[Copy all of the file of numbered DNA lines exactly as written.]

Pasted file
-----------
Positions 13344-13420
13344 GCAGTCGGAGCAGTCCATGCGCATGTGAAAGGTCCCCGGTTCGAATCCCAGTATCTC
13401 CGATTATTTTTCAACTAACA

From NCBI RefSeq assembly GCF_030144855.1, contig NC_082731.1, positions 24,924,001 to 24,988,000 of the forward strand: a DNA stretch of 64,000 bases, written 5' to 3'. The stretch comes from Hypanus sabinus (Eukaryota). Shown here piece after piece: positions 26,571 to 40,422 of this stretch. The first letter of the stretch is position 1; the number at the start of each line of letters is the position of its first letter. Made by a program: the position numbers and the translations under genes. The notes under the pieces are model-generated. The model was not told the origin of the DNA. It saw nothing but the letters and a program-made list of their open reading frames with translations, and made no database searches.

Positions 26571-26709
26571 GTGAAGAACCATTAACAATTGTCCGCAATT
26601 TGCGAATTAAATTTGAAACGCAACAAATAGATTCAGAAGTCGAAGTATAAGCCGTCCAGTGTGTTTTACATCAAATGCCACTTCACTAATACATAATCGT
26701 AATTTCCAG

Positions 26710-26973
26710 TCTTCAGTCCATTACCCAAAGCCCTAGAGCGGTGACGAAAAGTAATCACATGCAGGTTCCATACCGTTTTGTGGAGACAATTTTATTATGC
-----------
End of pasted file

Positions 13344-13420
13344 GCAGTCGGAGCAGTCCATGCGCATGTGAAAGGTCCCCGGTTCGAATCCCAGTATCTC
13401 CGATTATTTTTCAACTAACA

From NCBI RefSeq assembly GCF_030144855.1, contig NC_082731.1, positions 24,924,001 to 24,988,000 of the forward strand: a DNA stretch of 64,000 bases, written 5' to 3'. The stretch comes from Hypanus sabinus (Eukaryota). Shown here piece after piece: positions 26,571 to 40,422 of this stretch. The first letter of the stretch is position 1; the number at the start of each line of letters is the position of its first letter. Made by a program: the position numbers and the translations under genes. The notes under the pieces are model-generated. The model was not told the origin of the DNA. It saw nothing but the letters and a program-made list of their open reading frames with translations, and made no database searches.

Positions 26571-26709
26571 GTGAAGAACCATTAACAATTGTCCGCAATT
26601 TGCGAATTAAATTTGAAACGCAACAAATAGATTCAGAAGTCGAAGTATAAGCCGTCCAGTGTGTTTTACATCAAATGCCACTTCACTAATACATAATCGT
26701 AATTTCCAG

Positions 26710-26973
26710 TCTTCAGTCCATTACCCAAAGCCCTAGAGCGGTGACGAAAAGTAATCACATGCAGGTTCCATACCGTTTTGTGGAGACAATTTTATTATGC